The new book: Eleanor Roosevelt, Volume 3: The War Years And After, 1939-1962 Is the final volume in Blanche Wiesen Cook’s definitive biography of one of America’s greatest first ladies. Historians, politicians and critics have praised Blanche Wiesen Cook’s biography of Eleanor Roosevelt as the essential portrait of a woman who towers over the twentieth century. Eleanor Roosevelt, Volume 3 follows the arc of war and the evolution of a marriage, as the first lady realized the cost of maintaining her principles even as the country and her husband were not prepared to adopt them. Eleanor Roosevelt continued to struggle for her core issues—economic security, New Deal reforms, racial equality, and rescue—when they were sidelined by FDR while he marshaled the country through war. The chasm between Eleanor and Franklin grew, and the strains on their relationship were as political as they were personal. These years—the war years—made Eleanor Roosevelt the woman she became: leader, visionary, guiding light. Blanche Wiesen Cook is a distinguished professor of history at John Jay College and Graduate Center at the City University of New York.

11/3/16 Panel

Nov 3, 2016

The Roundtable Panel: a daily open discussion of issues in the news and beyond. Today's panelists are WAMC’s Alan Chartock, Director of the Journalism Program at the University at Albany Rosemary Armao and Communications Specialist Theresa Bourgeois.

What do you think of when you hear about an African American Republican? What is it really like to be a black person in the Republican Party? Stanford University Professor Corey Fields’ new book: Black Elephants in the Room considers how race structures the political behavior of African American Republicans and discusses the dynamic relationship between race and political behavior in the purported “post-racial” context of US politics. Drawing on first-person accounts, the book sheds light on the different ways black identity structures African Americans' membership in the Republican Party. Moving past rhetoric and politics, we learn the importance of understanding both the meanings African Americans attach to racial identity and the political contexts in which those meanings are developed and expressed.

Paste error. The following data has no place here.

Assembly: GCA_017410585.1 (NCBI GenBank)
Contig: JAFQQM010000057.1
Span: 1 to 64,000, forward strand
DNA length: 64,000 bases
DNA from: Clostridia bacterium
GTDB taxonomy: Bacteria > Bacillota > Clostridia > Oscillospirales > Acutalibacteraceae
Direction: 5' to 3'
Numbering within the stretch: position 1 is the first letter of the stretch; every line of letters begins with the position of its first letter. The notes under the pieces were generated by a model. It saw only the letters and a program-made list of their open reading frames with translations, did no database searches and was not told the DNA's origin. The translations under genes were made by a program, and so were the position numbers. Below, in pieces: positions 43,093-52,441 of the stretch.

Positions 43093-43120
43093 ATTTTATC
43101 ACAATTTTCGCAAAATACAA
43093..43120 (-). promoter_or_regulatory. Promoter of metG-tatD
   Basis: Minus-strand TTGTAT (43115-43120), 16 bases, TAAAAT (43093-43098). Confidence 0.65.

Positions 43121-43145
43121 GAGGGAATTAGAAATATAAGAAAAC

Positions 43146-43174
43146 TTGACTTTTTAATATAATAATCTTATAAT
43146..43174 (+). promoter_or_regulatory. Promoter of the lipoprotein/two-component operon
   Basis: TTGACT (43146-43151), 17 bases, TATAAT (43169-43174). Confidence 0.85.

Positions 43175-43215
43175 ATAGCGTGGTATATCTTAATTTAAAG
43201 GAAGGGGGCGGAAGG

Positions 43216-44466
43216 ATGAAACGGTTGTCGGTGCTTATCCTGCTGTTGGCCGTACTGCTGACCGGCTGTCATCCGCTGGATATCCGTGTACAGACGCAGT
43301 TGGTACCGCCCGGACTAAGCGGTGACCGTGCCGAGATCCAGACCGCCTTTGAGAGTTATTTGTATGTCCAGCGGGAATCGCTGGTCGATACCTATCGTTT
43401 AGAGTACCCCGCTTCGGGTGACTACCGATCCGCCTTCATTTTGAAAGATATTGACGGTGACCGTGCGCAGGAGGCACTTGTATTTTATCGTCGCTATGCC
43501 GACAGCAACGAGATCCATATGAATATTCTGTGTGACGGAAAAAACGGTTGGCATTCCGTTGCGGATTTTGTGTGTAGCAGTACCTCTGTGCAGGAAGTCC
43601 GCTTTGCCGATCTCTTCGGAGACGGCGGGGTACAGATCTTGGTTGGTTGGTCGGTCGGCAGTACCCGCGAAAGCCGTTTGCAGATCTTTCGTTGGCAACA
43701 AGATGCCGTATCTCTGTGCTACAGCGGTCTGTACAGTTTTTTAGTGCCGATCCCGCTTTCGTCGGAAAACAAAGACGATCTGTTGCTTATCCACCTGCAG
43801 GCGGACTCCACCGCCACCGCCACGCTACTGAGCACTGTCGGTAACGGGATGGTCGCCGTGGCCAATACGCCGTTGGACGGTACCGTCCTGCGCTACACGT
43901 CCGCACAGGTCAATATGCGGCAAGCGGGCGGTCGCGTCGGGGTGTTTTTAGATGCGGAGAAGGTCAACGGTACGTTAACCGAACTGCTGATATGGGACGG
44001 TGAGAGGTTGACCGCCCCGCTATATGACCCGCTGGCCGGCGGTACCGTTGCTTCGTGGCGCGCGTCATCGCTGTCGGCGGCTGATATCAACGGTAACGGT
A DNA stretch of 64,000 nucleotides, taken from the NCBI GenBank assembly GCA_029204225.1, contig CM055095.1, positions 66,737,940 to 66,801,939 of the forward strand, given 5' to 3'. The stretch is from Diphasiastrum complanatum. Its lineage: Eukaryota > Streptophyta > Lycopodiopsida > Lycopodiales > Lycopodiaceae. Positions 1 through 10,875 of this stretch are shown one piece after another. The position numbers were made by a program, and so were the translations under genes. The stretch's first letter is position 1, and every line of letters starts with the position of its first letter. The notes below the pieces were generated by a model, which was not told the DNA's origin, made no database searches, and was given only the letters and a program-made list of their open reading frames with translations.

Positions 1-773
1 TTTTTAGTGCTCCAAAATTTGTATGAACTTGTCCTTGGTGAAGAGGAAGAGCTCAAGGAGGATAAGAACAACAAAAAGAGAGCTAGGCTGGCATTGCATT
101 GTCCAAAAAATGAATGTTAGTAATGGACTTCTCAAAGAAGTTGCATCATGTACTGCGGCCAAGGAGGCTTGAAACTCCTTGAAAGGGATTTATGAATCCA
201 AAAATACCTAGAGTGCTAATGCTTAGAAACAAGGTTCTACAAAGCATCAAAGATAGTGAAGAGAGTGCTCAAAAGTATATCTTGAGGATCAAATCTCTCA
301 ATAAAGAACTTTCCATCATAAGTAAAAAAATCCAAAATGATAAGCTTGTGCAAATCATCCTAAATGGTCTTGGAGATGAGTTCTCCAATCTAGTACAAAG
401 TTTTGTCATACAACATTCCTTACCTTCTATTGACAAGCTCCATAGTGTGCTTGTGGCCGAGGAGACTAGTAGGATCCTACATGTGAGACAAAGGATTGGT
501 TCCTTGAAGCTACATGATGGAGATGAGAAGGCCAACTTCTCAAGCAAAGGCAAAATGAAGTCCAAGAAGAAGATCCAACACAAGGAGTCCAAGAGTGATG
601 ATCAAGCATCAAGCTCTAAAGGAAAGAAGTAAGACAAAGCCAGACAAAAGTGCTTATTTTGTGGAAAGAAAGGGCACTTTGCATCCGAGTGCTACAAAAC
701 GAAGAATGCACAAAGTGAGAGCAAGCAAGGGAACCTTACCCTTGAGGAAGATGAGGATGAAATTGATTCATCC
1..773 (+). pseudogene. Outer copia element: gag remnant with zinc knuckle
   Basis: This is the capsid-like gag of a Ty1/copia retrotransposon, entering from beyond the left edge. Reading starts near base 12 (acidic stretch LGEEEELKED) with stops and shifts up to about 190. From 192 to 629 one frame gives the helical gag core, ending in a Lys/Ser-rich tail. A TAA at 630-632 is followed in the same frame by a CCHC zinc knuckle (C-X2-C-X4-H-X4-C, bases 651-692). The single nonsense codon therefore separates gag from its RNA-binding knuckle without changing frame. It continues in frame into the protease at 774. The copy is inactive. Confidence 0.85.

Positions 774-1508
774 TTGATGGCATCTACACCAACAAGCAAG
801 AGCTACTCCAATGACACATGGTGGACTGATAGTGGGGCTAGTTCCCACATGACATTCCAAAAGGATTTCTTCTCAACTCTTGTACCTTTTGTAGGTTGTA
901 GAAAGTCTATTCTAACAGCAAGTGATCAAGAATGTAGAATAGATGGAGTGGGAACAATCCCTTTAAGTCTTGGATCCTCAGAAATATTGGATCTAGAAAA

11/2/16 Panel

Nov 2, 2016

The Roundtable Panel: a daily open discussion of issues in the news and beyond. Today's panelists are WAMC's Alan Chartock, Director of the Journalism Program at the University at Albany Rosemary Armao, and political consultant and lobbyist, Libby Post.

It was 1987 when the “Doonesbury” comic strip first imagined a Donald Trump presidential run. Since then, Trump has been a recurring character in cartoonist Garry Trudeau’s Pulitzer Prize-winning comic. Over the years “Doonesbury” has taken on everything from Trump’s hair to his ego to his rampant use of insults. Those cartoons have just been collected in a new book titled Yuge!: 30 Years of Doonesbury on Trump .

johnny Irion
Fionn Reilly

Our friend Johnny Irion is opening two concerts in our region this week. On Thursday he’ll be at Iron Horse Music Hall in Northampton, MA with Good Friends, a new musical project from Ian O'Neil & Dennis Ryan of Deer Tick. Johnny will start the evening with a solo set followed by Ian & Dennis in one of the first live gigs for Good Friends project, They will all play a few at the end of the show together. On Saturday he’ll be at Helsinki Hudson , opening for Raleigh, N.C.-based Chatham County Line.

It wasn’t surprising when the first abandoned bicycles were found along the dirt roads and farmland just across the border from Tijuana, but before long they were arriving in droves. The bikes went from curiosity, to nuisance, to phenomenon. But until they caught the eye of journalist Kimball Taylor , only a small cadre of human smugglers - coyotes - and migrants could say how or why they’d gotten there. And only through Taylor’s obsession did another curious migratory pattern emerge: the bicycles’ movement through the black market, Hollywood, the prison system, and the military-industrial complex. The Coyote's Bicycle is the story of 7,000 bikes that made an incredible journey and one young man from Oaxaca who arrived at the border with nothing, built a small empire, and then vanished.